Given the proper type of dishes, buffet service is ideal for informal entertaining
Savory Buffet Dishes
WOMEN AND THEIR WORK
Given the proper type of dishes, buffet service is ideal for informal entertaining
BUFFET service seems to be continually on the increase—and there is no doubt about the fact that it does fit very well into our modern scheme of things hospitable and housewifely. To serve luncheon to half a dozen friends in the informal move-about fashion of the buffet table strips entertaining of all its fears for the woman who has little or no assistance in serving her guests; it is so easy to ask one of them to pour the tea or coffee, if one feels inclined, and the moving to and fro from sideboard or even the pantry or kitchen is more or less lost in one’s natural way of moving about among the guests. And for the big affair, space problems recede before this same pleasant manner of serving the guests, and while a certain amount of help is necessary for the bringing in of fresh supplies and the removal of used dishes, nevertheless the task is correspondingly simpler than any formal seating of the guests would make it.
Thus the luncheon, small or large, the bridge supper, even a gay dinner party, may be served buffet-fashion without losing any whit of the variety and the satisfying qualities that should be present when, instead of light refreshments, a real meal must be provided.
Both hot and cold dishes may quite well be included in such menus. You need only keep in mind that the dish must be one to which each guest can help himself without difficulty; that the accessories to that particular dish should be arranged near it; and that the dish will not suffer particularly from any small casual delay. Add attractive appearance to this list of requirements and you will have an ideal main dish for your buffet party.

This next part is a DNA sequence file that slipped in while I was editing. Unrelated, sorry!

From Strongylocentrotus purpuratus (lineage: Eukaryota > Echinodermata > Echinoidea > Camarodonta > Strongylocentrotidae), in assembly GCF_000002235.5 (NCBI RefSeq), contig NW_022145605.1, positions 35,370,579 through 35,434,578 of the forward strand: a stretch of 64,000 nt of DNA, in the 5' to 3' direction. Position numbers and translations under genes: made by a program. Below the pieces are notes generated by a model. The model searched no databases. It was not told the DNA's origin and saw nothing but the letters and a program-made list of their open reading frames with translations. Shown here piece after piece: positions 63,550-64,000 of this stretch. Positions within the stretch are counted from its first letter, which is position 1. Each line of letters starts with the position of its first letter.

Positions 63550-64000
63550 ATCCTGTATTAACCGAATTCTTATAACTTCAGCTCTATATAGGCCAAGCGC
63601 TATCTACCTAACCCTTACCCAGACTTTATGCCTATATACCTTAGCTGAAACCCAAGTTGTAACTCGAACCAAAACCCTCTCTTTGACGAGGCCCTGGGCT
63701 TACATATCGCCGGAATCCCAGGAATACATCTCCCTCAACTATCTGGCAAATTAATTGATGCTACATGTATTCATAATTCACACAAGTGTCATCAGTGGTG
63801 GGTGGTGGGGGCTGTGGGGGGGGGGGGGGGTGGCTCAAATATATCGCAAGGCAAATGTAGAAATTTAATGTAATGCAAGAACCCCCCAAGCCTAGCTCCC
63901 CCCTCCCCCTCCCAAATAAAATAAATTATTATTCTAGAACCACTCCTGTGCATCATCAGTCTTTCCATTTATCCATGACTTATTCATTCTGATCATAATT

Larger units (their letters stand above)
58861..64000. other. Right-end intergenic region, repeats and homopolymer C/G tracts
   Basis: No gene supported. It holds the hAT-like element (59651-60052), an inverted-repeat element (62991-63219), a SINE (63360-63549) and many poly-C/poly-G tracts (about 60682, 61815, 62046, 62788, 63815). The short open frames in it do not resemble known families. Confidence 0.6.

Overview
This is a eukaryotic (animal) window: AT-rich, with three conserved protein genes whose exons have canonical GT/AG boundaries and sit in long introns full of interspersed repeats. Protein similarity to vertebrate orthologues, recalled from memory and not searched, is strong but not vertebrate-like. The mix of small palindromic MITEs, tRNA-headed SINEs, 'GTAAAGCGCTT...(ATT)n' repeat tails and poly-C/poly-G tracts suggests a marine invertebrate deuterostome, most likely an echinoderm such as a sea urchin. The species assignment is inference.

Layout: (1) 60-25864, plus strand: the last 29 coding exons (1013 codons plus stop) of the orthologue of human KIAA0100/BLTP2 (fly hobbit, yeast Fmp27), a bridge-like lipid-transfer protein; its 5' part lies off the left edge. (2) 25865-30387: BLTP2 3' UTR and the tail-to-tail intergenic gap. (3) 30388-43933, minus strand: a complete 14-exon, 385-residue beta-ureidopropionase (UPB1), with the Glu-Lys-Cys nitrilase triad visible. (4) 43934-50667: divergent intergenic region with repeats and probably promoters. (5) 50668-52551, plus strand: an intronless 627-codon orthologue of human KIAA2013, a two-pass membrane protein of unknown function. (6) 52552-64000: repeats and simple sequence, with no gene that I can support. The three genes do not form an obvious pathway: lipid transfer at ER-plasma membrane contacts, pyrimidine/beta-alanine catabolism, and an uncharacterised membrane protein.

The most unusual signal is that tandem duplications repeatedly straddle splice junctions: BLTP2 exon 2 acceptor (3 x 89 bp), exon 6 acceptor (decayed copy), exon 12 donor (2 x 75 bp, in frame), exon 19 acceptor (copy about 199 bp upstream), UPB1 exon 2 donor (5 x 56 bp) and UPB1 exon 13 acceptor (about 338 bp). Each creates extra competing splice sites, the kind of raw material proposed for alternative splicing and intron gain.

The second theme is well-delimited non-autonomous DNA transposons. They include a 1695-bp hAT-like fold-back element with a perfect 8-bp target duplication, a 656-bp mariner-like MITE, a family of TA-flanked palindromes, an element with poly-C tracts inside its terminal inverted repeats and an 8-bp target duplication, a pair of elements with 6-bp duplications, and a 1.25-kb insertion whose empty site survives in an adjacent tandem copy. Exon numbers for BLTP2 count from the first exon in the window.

Jellied Fish and Eggs
3 Pounds of whitefish or Few stalks of celery substitute Boiling water
4 Tablespoonfuls of gelatine 1 Bay leaf
Y Teaspoonful of pepper 4 Teaspoonfuls of lemon juice 12 Hard-cooked eggs
Cook the fish in boiling salted water, to which the celery and bay leaf have been added; free the cooked fish from skin and bone. Have five cups of the liquor in which the fish was cooked; add pepper and lemon juice, more salt if required. Soften the gelatine in a little cold water, then dissolve it in this hot liquid.
Quarter the hard-cooked eggs. Strain the gelatine liquid and use a little of it to set slices of egg on the bottom and round the sides of loaf pans or fancy molds; fill the molds with alternate layers of the flaked fish and sliced eggs and pour gelatine liquid over these solids to fill the mold. Chill and set. To serve,
turn out on crisp lettuce, on suitable platters or plates; cut in slices to facilitate serving, or provide a large silver knife and a fish slice and allow the guests to cut as required.
Tongue and Egg, in Tomato Aspic
1 Quart can of tomatoes
Y Teaspoonful of salt
Y Teaspoonful of pepper 1 Teaspoonful of sugar
Y Teaspoonful of mustard 3 Cloves
1 Small onion
1 Bay leaf
3 Tablespoonfuls of gela-
Y Cupful of cold water
4 Hard-cooked eggs
1 Pound of boiled tongue Lettuce and mayonnaise
To make the jelly, put tomatoes, seasonings and the onion, chopped, in a saucepan and simmer ten minutes.
Have the gelatine soaking in the cold water. When the tomato mixture is cooked, strain it into the gelatine and stir until dissolved. Pour a little of the mixture into a large wet mold or individual molds, and when this jellies sufficiently to support it, add a layer of sliced, hard-cooked egg and thinly sliced plain-boiled tongue. Cover this with another layer of the tomato jelly, which should be very cold and will probably just be beginning to set. Continue to alternate layers of the egg and tongue and the jelly until mold is full, then put in refrigerator to set overnight, if possible. Unmold on lettuce and garnish with mayonnaise into which a little whipped cream and finely-chopped green pepper have been folded.
Chicken and Asparagus Pie
1 Large can of asparagus Y Teaspoonful of salt Pepper
1 Cupful of diced cooked chicken
Y Cupful of asparagus
1 Tablespoonful of butter
Y Pound of Canadian
Baking powder biscuit dough